If your healthcare organization is weak on antibiotics stewardship, it's not meeting its most basic goal: Do no harm.
Antibiotic resistance is everyone's problem, and yet it's no one's.
It's impossible to tell with any degree of accuracy how any one physician's prescription activity is fouling the effectiveness of critical lifesaving drugs or contributing to the rapid development of antibiotic-resistant superbugs.
But on a grand scale, the problem of antibiotics overuse is plain: It's causing unnecessary suffering and death. For healing organizations then, it seems antibiotics stewardship should be a top priority for those in the c-suite who are in a position to do something about it.
Too frequently isn't.
"Frankly, this conversation is invisible in most corporate suites, but it's very important," says Cliff Deveny, MD, senior vice president of physician services and clinical integration at Englewood, Colorado-based Catholic Health Initiatives, which operates health systems in 19 states.
Deveny was speaking at the ABX Crossroads national symposium earlier this month in Nashville, which I attended. The conference was aimed at exploring the clinical, financial, and operational challenges facing healthcare providers in the "post-antibiotic era," and sought to define practical strategies to help clinicians elevate this issue to the forefront in the c-suite.
Deveny says that thanks to the global nature of the antibiotics resistance problem, it can be easy to push it to the back burner at individual organizations. It's up to pharmacists, hospitalists, infection control specialists, and healthcare administrators to educate boards and senior executives to the importance of addressing the problem on the organizational level.
This is not a problem to be blamed exclusively on the healthcare industry. To be sure, the livestock industry, a terrible abuser of antibiotics, is another culprit of the rapid development of antibiotic resistance. A paper published just this week in the journal Pediatrics says the livestock industry's use of antibiotics is affecting doctors' ability to treat life-threatening illnesses in children.
Still, hospitals and health systems are prime examples of an industry that's not doing enough.
"It's critical for you all to have the message, the examples, and the stories of why this is so important," Deveny told a roomful of about 200 attendees from across the country.
The data is powerful. The same Pediatrics paper says that more than two million Americans develop antibiotic resistant infections each year and more than 23,000 die from them. The results are harrowing. They're chronicled in the individual stories of pain, loss and even death that result from the superbugs that have developed much more quickly than they should due to antibiotics overuse.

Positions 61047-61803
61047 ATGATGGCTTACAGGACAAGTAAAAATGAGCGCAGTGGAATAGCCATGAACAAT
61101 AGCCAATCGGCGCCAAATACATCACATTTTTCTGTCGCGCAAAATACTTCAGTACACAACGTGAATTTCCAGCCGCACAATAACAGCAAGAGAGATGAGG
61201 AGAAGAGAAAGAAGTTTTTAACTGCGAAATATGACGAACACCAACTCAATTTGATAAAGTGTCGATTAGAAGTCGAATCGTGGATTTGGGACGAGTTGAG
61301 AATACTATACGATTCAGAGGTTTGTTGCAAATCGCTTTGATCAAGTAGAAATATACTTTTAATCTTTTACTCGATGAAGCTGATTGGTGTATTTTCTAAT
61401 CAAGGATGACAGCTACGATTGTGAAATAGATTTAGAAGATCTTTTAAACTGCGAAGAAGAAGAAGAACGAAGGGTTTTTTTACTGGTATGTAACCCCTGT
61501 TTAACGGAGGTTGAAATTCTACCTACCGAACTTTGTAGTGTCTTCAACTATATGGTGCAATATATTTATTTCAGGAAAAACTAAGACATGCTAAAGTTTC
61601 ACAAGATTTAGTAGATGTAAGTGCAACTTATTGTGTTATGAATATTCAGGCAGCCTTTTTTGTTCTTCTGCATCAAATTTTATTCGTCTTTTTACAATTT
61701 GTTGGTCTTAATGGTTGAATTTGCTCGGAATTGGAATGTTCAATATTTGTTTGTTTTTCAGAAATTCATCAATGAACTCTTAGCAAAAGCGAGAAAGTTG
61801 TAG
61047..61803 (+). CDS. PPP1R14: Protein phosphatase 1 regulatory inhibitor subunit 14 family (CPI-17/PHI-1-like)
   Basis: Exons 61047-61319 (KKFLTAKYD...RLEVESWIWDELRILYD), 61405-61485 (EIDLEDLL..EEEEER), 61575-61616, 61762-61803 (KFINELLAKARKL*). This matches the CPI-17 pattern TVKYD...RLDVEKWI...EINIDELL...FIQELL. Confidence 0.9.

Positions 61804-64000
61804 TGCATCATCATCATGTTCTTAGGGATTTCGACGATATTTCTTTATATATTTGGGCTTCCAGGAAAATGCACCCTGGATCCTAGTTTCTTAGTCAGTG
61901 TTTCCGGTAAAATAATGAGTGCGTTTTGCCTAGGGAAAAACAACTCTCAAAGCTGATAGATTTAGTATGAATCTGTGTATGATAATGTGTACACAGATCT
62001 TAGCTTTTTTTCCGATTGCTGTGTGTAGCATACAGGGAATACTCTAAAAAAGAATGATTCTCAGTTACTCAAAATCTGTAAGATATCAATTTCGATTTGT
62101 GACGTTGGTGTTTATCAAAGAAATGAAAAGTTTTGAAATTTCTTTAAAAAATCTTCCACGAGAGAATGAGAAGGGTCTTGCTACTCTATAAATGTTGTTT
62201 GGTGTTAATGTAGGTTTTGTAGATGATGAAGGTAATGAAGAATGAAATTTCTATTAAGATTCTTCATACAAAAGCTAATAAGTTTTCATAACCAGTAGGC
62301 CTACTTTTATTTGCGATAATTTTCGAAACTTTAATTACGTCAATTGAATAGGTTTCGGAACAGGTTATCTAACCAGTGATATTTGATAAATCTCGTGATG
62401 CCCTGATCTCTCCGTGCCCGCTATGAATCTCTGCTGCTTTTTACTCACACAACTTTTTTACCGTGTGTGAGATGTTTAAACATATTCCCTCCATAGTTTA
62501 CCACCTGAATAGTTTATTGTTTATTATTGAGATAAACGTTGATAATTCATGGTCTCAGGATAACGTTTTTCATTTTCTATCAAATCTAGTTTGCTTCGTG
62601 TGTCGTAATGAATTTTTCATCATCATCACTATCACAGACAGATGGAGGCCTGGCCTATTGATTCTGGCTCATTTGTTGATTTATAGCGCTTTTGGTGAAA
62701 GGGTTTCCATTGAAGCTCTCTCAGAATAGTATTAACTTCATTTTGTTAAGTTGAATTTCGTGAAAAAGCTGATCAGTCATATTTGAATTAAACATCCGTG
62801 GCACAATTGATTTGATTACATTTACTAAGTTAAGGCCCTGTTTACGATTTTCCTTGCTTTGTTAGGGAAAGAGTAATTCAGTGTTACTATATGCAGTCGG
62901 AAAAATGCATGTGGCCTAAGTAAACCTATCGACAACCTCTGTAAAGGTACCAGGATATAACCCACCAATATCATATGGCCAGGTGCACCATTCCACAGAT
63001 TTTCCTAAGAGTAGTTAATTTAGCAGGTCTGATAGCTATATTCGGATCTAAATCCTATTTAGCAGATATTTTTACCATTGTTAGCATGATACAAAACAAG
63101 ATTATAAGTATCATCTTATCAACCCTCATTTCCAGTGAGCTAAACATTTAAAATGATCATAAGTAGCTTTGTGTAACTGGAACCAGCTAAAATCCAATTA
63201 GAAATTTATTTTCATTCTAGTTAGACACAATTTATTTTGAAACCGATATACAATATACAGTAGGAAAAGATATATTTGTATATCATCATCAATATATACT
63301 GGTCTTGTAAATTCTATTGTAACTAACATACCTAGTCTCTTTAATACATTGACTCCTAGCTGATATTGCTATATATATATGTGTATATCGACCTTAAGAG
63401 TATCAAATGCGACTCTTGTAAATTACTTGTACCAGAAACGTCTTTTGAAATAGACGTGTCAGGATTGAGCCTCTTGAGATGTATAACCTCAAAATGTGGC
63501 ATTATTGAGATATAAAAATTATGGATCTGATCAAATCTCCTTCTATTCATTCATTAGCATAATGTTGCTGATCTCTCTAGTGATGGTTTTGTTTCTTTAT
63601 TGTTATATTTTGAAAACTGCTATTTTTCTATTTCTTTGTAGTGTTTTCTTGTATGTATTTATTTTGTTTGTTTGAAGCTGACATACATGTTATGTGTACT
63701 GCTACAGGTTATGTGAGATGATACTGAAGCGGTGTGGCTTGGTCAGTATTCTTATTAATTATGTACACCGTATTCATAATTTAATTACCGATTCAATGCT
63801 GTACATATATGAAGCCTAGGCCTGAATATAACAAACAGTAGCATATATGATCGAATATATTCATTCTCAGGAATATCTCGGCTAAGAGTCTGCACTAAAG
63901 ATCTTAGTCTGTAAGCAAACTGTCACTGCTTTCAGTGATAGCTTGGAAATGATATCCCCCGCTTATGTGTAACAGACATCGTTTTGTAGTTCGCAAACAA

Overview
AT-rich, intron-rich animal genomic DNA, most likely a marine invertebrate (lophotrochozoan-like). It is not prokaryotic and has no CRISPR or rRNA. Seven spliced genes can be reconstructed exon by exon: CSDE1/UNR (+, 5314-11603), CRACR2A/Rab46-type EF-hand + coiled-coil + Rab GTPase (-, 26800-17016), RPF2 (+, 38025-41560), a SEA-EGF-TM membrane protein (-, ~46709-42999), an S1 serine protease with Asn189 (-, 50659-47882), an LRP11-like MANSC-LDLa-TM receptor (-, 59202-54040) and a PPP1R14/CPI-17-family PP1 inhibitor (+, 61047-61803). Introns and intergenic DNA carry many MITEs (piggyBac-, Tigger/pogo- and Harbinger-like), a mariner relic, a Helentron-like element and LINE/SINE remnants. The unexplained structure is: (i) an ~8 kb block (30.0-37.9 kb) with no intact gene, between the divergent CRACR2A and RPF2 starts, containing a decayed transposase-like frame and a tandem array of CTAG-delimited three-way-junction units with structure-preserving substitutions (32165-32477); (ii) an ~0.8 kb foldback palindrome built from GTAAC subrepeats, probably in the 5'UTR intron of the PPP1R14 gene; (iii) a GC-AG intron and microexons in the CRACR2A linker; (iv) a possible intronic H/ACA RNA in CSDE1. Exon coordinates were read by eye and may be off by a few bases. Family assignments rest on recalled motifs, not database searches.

Deveny mentioned Daniel Fells, once a starting tight end for the New York Giants, now likely never to play again thanks to a deadly MRSA infection he got from a cortisone shot. In fact, he's lucky to be alive. Here's another one about former Tampa Bay Buccaneers and New York Giants kicker Lawrence Tynes.
Yes, the investments in education and clinical standards to combat antibiotics overuse can be expensive and the return on those investments can be hard to impossible to quantify. But if antibiotic resistance is to become less of an issue, they must be made.
And for organizations that are busily trying to shift and mold incentives toward the idea of improving the health of entire populations, such investments are table stakes. You can't say you're improving the health of your community if you're not serious about attacking antibiotic resistance organizationally.
If you need any more convincing of how much suffering antibiotic resistance causes, look no further than here. Remember, these are the survivors.
A Cruel Outcome
Here's a personal story of one of my good friends from college who isn't. Albert is not his real name, but I'll use it here. Albert befriended me the first day I showed up at my freshman residence hall in college. He brought me home once or twice when he knew I was going to be alone for the weekend. I met his parents, his sister. I was a groomsman in his wedding. We kept in touch over the years. He called me this June to catch up and told me that after he experienced headaches and vision problems, his doctors discovered a mass in his brain.